Disability Rights Take Center Stage As President, Stars Honor ADA Birthday
A star-studded White House celebration marked the 20th anniversary of the Americans with Disabilities Act Monday, the same day President Barack Obama took to the airwaves with a new public service announcement honoring the cause.
In an address on the South Lawn, Obama called the legislation “one of the most comprehensive civil rights bills in the history of the country” and spoke about the important social and economic gains that the ADA provided by ensuring that all Americans could contribute their talents despite any disability.
Obama’s remarks at the White House Monday evening followed performances by musician Nathaniel Ayers, singer Patti LaBelle who is diabetic and a speech from actress Marlee Matlin, who is deaf. Ayers has schizophrenia and was the subject of the 2009 film The Soloist starring Jamie Foxx. He previously lived on the streets of Los Angeles after dropping out of Juilliard and being institutionalized.
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The president also noted that much has yet to be accomplished. In that vein, Obama signed an executive order aimed at increasing employment of people with disabilities in federal jobs. What’s more, he said the Justice Department would issue new rules updating ADA building standards to reflect modern times and noted that the agency is working on rules to require Web sites to be fully accessible.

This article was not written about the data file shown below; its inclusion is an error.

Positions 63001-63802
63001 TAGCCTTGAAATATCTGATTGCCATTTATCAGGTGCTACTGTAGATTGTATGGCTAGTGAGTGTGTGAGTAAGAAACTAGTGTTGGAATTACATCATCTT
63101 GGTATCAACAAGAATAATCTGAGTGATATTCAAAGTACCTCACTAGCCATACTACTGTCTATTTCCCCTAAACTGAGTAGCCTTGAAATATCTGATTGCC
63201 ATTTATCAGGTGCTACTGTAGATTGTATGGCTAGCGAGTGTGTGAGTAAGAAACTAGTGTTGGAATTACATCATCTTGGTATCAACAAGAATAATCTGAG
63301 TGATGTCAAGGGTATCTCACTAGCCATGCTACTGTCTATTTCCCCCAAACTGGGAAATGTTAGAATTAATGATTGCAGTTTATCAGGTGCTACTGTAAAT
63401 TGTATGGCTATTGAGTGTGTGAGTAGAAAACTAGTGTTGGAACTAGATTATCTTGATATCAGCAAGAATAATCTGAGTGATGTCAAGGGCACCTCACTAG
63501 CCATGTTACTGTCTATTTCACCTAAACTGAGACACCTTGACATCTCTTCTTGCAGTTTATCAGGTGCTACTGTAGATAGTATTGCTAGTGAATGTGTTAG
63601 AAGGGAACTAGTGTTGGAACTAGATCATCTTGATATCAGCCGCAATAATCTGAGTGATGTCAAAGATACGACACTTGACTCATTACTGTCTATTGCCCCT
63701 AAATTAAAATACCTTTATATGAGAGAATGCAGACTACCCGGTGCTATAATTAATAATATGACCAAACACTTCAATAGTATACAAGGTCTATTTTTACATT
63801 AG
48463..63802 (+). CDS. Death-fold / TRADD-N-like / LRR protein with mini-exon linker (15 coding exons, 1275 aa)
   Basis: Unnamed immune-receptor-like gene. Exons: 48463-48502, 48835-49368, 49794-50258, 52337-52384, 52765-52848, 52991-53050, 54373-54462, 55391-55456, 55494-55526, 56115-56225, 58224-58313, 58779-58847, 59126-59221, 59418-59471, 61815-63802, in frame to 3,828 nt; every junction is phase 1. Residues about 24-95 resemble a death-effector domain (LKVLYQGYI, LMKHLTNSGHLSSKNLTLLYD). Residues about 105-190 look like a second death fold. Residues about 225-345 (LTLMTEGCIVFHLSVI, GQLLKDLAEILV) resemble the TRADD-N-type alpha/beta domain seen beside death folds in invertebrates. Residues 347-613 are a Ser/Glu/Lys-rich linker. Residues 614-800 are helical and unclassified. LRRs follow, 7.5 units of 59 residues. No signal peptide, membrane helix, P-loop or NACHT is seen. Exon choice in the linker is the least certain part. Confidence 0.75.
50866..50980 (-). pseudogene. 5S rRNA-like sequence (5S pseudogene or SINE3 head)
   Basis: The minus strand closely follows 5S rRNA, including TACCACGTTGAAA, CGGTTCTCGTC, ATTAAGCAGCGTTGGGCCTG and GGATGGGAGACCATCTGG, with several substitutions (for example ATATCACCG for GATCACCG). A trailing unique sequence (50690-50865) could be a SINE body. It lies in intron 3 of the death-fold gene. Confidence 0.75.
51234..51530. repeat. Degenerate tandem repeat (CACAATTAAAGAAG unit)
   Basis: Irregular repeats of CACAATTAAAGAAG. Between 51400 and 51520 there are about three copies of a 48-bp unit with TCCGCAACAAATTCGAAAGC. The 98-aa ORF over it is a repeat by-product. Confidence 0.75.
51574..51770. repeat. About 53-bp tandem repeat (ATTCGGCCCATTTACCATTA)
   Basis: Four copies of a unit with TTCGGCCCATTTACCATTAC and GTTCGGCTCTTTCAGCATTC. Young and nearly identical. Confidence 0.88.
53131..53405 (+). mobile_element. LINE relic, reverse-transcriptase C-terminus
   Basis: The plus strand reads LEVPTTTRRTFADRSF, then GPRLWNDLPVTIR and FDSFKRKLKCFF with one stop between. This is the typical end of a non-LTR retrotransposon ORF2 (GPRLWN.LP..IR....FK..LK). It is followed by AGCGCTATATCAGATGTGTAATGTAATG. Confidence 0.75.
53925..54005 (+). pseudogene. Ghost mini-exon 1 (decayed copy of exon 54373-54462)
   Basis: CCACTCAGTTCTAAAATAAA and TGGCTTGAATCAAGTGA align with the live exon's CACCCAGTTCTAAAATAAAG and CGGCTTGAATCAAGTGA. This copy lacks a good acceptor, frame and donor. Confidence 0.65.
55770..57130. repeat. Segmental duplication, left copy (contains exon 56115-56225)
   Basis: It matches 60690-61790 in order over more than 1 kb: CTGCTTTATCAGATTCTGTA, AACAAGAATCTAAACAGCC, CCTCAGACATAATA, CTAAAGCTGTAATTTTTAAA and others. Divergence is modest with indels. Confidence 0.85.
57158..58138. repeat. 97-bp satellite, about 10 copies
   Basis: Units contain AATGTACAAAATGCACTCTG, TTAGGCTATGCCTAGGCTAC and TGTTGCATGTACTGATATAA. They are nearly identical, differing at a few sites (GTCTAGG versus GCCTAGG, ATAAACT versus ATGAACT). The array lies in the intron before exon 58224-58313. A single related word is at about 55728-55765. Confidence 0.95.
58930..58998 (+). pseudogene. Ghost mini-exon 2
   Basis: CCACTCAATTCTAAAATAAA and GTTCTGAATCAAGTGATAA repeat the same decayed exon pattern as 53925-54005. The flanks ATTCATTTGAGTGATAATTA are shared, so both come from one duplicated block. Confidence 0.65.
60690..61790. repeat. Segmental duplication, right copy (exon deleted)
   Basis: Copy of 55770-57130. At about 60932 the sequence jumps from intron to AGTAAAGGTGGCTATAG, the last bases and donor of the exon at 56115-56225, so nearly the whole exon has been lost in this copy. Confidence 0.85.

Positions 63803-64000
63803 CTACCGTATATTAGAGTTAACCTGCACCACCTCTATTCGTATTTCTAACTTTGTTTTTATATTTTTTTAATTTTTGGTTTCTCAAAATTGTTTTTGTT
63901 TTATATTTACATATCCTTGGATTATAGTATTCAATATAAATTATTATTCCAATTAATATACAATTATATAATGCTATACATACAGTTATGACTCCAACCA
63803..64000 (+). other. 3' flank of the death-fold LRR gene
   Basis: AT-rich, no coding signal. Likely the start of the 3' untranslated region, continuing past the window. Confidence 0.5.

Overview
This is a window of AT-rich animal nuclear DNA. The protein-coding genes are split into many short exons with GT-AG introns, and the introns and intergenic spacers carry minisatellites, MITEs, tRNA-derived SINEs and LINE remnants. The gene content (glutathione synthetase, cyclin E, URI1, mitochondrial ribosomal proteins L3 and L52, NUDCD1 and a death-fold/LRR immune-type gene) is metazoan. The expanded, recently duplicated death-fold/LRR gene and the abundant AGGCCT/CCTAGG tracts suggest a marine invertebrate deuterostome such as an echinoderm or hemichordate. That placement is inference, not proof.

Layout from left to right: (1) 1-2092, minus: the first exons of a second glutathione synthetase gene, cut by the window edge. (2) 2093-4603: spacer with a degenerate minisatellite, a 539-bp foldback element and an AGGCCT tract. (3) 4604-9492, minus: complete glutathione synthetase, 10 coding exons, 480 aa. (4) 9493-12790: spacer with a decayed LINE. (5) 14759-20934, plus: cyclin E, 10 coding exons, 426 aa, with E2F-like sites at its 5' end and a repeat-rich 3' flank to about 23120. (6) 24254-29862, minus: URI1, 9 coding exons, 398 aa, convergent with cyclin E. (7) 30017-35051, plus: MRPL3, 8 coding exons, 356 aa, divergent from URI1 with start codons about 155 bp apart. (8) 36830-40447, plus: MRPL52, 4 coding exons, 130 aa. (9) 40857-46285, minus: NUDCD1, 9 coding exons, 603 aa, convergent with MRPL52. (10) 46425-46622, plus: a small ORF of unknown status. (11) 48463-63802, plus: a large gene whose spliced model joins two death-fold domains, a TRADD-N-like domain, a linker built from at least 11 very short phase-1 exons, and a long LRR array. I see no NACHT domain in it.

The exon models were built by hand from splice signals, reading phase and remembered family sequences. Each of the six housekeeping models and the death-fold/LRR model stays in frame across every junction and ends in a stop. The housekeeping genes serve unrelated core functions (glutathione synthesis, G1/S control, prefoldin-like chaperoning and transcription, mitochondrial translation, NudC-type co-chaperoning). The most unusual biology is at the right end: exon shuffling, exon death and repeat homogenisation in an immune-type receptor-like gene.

Obama expressed similar sentiments in a series of radio and television ads that will begin airing across the country immediately.
“Twenty years ago the Americans with Disabilities Act guaranteed every person the right to live, work and participate fully in the American experience,” Obama says in one of the ads. “We’ve come a long way since then and we are committed to making even more progress in the years ahead.”
Noting that 50 million Americans are living with a disability, Obama refers viewers to Disability.gov, a federal government Web site, to learn more about how to support people with disabilities.
The ads were produced in conjunction with the Ad Council and the American Association of People with Disabilities and will air in donated advertising time.